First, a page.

Small Businesses and the CARES Act PPP Assistance
In addition to aid provided to individuals and families, the CARES Act offers significant assistance to small businesses and nonprofits. Included in the federal aid package is $349 billion for the Paycheck Protection Program (PPP), which is earmarked for loans to small businesses, including nonprofits, to cover costs associated with maintaining their workforce.This program will allow businesses that have been affected by COVID-19’s impact on local economies to borrow money for expenses such as payroll costs, health care benefits, employee compensation for workers who earn up to $100,000 annually, mortgage interest obligations, rent and utilities, and interest on debt incurred.
To be eligible for the PPP, the entity must be a small business, 501(c)(3) organization, a 501(c)(19) veterans organization, or tribal business concern with not more than 500 employees. Larger companies are also eligible if their size standard for the industry meets Small Business Administration (SBA) guidelines. Qualified small businesses will be eligible for a loan up to an amount equivalent to 250 percent of the employer’s average payroll costs or $10 million, whichever is less. Unlike other federal loans administered by the SBA, eligibility will also be determined by whether a business was in operation on February 15, 2020 and had employees on its payroll rather than repayment ability.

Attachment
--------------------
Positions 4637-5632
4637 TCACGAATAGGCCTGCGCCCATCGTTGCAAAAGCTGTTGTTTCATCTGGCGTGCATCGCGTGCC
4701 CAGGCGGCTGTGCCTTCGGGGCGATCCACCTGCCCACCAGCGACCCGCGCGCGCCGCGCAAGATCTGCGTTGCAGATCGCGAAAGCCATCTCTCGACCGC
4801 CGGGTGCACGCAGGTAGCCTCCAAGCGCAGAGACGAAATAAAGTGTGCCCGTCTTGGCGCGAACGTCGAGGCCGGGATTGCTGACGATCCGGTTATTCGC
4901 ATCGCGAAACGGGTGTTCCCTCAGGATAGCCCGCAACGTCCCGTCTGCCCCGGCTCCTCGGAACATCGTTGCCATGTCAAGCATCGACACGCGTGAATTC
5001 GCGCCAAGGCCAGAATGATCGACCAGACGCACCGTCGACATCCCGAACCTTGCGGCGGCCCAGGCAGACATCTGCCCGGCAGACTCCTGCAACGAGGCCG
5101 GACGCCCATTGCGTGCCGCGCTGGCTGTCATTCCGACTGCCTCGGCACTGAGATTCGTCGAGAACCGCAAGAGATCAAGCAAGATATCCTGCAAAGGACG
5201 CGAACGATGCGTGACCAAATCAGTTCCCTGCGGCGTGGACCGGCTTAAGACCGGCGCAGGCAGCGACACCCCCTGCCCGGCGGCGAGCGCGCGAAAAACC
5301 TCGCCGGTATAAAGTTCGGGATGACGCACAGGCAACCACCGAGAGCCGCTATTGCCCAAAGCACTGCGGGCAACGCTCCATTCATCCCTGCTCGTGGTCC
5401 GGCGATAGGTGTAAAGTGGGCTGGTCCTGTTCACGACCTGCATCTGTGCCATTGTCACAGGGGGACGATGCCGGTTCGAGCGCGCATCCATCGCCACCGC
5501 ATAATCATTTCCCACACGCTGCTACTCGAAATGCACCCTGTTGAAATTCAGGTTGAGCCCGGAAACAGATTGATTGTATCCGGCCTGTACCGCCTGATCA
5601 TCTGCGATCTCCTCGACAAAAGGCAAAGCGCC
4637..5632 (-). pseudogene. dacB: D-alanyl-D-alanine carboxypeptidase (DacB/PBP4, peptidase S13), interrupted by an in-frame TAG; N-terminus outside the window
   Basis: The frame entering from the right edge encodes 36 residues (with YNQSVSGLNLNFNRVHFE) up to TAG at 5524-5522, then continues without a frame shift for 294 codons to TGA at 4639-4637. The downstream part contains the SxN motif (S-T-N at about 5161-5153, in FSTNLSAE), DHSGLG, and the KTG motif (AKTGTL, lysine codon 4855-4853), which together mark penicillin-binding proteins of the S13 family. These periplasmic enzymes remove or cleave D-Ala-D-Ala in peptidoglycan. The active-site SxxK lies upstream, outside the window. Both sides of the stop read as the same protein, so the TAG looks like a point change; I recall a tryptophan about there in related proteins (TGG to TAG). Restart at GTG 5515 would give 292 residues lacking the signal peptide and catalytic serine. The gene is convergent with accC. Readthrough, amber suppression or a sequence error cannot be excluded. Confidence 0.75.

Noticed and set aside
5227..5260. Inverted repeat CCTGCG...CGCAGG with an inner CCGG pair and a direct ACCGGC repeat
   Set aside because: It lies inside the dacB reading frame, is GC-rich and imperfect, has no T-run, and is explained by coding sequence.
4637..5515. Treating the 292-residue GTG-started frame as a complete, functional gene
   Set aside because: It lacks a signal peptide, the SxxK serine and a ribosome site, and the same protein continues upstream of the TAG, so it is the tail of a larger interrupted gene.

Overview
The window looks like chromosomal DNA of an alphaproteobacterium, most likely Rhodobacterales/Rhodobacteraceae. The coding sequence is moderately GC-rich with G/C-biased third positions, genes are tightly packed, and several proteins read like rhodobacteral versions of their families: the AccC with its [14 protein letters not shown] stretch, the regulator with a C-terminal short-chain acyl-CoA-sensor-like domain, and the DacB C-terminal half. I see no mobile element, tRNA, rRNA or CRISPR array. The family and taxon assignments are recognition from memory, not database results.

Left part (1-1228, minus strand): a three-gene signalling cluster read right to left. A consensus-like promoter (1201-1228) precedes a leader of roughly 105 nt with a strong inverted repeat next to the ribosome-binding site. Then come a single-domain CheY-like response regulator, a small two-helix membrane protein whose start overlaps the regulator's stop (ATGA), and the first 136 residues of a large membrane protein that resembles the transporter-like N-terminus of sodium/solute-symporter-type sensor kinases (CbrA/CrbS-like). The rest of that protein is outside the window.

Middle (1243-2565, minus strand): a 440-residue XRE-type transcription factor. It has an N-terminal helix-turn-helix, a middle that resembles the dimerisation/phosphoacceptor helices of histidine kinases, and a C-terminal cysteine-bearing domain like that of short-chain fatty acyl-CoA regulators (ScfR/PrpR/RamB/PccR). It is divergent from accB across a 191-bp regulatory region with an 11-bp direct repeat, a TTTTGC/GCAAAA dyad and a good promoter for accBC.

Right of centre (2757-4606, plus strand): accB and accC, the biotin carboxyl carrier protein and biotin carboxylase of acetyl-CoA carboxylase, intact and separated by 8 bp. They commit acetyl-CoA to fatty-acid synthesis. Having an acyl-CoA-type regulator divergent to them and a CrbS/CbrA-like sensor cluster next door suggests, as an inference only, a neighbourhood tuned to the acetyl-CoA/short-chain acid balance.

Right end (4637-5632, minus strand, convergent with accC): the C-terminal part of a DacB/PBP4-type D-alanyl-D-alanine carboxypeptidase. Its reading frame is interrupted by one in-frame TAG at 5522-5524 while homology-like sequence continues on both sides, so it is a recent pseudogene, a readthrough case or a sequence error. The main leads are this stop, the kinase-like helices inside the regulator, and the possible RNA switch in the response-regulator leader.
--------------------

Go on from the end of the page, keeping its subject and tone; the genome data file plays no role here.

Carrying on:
As of April 16, 2020, the PPP had exhausted the funds set aside to support small businesses. In Table 1 below, the Guinn Center presents SBA PPP program data for each state. Specifically, we report: (1) Number of PPP loans received by each state, (2) Number of small businesses in each state, (3) Percentage of small businesses that received PPP loans, (4) Approved PPP dollars, and (5) Average size of PPP loan per business. In Table 2, the Guinn Center examines data for states with similar numbers of small businesses. As the data reveals, the percentage of small businesses in Nevada that received a PPP loan was significantly smaller than states with similar numbers of small businesses.
Table 2. Comparative PPP Loan Data, by States with Similar Numbers of Small Businesses